On the northeastern fringe of Austin the subdivisions and office parks peter out and the prairie takes over, a pastoral scene that goes on for miles until it is broken by a trapezoid facade of green glass and a mammoth longitudinal complex that goes back and back and back, evolving from offices to factory as it recedes into the distance. This is the U.S. headquarters for Samsung Semiconductor, one of the prize catches for Texas in the high-stakes competition for corporate expansion and relocation, and it is here, Brenda Arnett says, because of George W. Bush. “We were competing with Georgia and Oregon,” recalls Arnett, the former head of the Texas Department of Commerce (now called the Texas Department of Economic Development), “and he met with Samsung’s top executives. He didn’t promise them anything. He talked about how much he loved Texas and why this was a good place for business, and that really impressed them. He’s a seller.”

As Arnett related how the governor had sold the Korean high-tech company on coming to Texas, I realized that his message was much like what he had told me when I had asked him about his record on business issues. “It starts with philosophy,” he had said. “I understand that the role of government is to create an environment in which entrepreneurship flourishes. Our business environment sends a clear signal that entrepreneurship is welcome here, that Texas is a good place to take a risk.” Bush should know. Not only did he start his career as the head of his own oil company in Midland and move on to become the managing general partner of the Texas Rangers baseball team, but in deciding to pursue the presidency he has now embarked upon the biggest political risk of all. Apparently the Samsung executives are not the only business leaders who have been impressed. A recent profile of Bush in Fortune cited a poll of CEOs in which a whopping 86 percent favored him for president. This near sweep is all the more remarkable because one of his chief competitors for the Republican nomination, Steve Forbes, was a CEO himself.

As with other polls showing Bush astonishingly far in front of his rivals, Republican and Democratic, the question that comes to mind is, Why? Indeed, Bush himself asked it a year ago, when early polls for the 2000 presidential race showed him rocketing to the top before he’d displayed any overt interest in running for the White House. Is the support for him explained by his familiar name and the royalist impulse of conservatives to favor the promotion of whoever has the best claim as heir apparent? Or are his supporters aware of his philosophy and actions? How much do CEOs know about Bush’s business record? It is quite an intriguing record, and one that reveals the kind of politician Bush is. In 1995 he made good on a campaign promise to bring tort reform to Texas—but he also declined to veto a 1997 bill, the first of its kind in the nation, exposing HMOs to malpractice suits. He believes that science should prevail over politics in environmental decisions—but his appointees to the Texas Natural Resource Conservation Commission last fall made a highly controversial decision to shut down the Sierra Blanca low-level radioactive-waste facility in the West Texas desert after eighteen years of work and $50 million had been spent. He believes in helping business create jobs, as he did by wooing Samsung—but the rate-cutting and pro-deregulation policies of his appointees to the Public Utility Commission have so weakened Texas electric utilities that one, Central and South West, has been bought by an out-of-state company and others fear that they will suffer the same fate.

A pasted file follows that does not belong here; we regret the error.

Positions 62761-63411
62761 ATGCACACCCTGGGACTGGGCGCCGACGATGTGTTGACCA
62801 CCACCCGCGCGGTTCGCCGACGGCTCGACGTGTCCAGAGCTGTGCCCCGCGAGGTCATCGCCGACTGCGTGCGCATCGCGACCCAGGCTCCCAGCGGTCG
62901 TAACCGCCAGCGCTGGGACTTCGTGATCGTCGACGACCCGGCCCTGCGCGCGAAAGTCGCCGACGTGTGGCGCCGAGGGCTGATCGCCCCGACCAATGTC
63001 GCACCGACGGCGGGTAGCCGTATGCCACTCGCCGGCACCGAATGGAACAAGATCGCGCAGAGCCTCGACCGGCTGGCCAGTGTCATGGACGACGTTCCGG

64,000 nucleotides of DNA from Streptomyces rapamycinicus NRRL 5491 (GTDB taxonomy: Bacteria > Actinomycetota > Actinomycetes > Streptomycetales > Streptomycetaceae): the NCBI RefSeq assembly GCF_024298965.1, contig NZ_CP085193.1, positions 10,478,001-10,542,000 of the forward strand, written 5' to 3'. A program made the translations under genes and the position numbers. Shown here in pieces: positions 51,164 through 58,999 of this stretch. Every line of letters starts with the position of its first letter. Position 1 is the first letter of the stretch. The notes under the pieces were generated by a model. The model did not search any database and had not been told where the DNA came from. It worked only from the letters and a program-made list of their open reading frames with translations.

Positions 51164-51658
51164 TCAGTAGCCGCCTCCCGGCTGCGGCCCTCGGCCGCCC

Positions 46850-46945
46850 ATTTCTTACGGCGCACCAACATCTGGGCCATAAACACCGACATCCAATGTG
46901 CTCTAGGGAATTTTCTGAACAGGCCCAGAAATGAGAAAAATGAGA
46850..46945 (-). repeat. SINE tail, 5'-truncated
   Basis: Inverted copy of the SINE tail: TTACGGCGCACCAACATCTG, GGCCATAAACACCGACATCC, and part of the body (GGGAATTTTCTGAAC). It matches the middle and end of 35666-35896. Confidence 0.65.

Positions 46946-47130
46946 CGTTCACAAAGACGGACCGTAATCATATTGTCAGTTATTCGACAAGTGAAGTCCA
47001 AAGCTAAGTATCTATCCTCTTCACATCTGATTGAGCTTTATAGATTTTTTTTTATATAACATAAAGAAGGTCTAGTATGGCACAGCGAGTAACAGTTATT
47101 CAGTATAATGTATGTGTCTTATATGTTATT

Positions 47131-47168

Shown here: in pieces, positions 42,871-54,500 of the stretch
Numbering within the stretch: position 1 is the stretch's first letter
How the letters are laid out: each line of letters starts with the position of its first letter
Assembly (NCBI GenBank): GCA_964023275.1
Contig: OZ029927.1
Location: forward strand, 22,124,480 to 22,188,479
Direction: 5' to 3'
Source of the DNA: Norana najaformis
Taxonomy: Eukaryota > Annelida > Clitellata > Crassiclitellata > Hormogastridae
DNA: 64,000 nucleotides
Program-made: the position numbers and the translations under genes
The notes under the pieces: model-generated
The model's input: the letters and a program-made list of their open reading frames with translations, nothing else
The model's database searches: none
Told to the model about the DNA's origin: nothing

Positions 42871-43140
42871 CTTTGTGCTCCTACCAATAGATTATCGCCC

What these battles have in common are high visibility, considerable controversy, and friends of the governor’s on both sides. Their outcomes suggest two indisputable facts. The first is that George W. Bush is not the kind of politician who falls on his sword over philosophical fine points. The second is that, even in Texas, it is not as easy to be pro-business as it used to be.

The importance of a healthy business environment has been a continuing theme in Texas politics ever since the petrochemical and defense industries began the industrialization of the state’s economy in the thirties and forties. In the ensuing decades Texas governors spoke reverently of nurturing a “good bidness climate,” which meant low taxes, friendly regulation, hostility to unions, and protectionist policies for Texas companies, like intrastate trucking firms. Texas was a one-party state in those years, and the Capitol was ruled by conservative Democrats who were loyal to business and warred constantly with populists, labor, minorities, and others in the party’s liberal wing. In the sixties Governor John Connally foresaw the growth of the Sunbelt and convinced business that if Texas was to attract Northern companies seeking to relocate, the state had to spend more money on basic services, from education to parks.